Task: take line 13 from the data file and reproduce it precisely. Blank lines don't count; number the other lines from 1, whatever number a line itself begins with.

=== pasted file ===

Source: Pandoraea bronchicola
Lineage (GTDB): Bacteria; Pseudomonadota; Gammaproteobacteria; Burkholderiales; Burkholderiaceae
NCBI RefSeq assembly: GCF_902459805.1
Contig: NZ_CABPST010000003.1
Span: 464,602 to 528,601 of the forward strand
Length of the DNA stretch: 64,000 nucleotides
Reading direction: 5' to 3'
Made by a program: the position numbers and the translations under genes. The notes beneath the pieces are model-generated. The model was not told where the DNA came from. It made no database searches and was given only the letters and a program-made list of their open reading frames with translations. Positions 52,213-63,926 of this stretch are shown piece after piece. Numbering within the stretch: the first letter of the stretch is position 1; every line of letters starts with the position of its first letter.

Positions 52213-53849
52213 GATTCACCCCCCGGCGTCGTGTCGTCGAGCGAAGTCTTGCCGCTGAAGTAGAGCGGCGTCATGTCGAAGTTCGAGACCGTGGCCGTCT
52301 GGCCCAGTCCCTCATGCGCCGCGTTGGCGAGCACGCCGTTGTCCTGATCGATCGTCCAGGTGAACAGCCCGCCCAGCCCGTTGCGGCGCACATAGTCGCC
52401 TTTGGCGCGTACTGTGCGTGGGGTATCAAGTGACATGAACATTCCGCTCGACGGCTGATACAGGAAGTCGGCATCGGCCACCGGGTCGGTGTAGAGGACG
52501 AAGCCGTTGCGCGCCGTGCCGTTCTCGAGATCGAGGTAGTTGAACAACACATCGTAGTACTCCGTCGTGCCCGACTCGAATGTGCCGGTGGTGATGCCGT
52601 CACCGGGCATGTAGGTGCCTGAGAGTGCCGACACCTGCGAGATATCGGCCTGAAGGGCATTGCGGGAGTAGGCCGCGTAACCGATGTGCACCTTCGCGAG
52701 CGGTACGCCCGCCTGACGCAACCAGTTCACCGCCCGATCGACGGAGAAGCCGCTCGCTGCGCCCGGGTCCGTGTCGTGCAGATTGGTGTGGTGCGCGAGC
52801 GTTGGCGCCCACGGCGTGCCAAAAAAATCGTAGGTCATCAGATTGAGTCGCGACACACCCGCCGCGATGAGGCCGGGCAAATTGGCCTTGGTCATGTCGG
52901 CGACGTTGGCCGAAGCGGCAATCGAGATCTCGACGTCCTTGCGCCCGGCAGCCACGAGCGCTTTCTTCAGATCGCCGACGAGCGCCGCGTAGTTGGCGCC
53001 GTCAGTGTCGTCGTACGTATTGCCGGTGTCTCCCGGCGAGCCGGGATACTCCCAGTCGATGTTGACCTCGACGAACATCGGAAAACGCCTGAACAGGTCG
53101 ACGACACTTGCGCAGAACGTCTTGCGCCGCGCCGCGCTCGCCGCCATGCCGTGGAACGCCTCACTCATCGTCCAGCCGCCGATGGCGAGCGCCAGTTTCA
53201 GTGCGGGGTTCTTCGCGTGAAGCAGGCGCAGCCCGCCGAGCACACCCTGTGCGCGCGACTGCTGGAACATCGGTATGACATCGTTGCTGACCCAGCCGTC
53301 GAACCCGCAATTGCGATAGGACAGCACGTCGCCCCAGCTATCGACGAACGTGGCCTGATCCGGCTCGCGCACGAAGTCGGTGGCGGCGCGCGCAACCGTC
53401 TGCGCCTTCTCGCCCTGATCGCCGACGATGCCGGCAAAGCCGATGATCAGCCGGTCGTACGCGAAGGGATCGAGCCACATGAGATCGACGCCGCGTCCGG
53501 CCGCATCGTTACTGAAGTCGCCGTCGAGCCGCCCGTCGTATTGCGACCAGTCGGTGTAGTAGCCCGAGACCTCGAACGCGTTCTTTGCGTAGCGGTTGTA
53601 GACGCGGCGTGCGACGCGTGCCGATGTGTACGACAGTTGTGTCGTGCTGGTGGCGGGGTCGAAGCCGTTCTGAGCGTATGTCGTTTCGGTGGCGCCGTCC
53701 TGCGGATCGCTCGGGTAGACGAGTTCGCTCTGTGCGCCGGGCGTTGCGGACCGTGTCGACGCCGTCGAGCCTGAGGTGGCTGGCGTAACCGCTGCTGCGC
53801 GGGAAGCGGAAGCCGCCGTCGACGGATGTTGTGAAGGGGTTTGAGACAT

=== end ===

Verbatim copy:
52501 AAGCCGTTGCGCGCCGTGCCGTTCTCGAGATCGAGGTAGTTGAACAACACATCGTAGTACTCCGTCGTGCCCGACTCGAATGTGCCGGTGGTGATGCCGT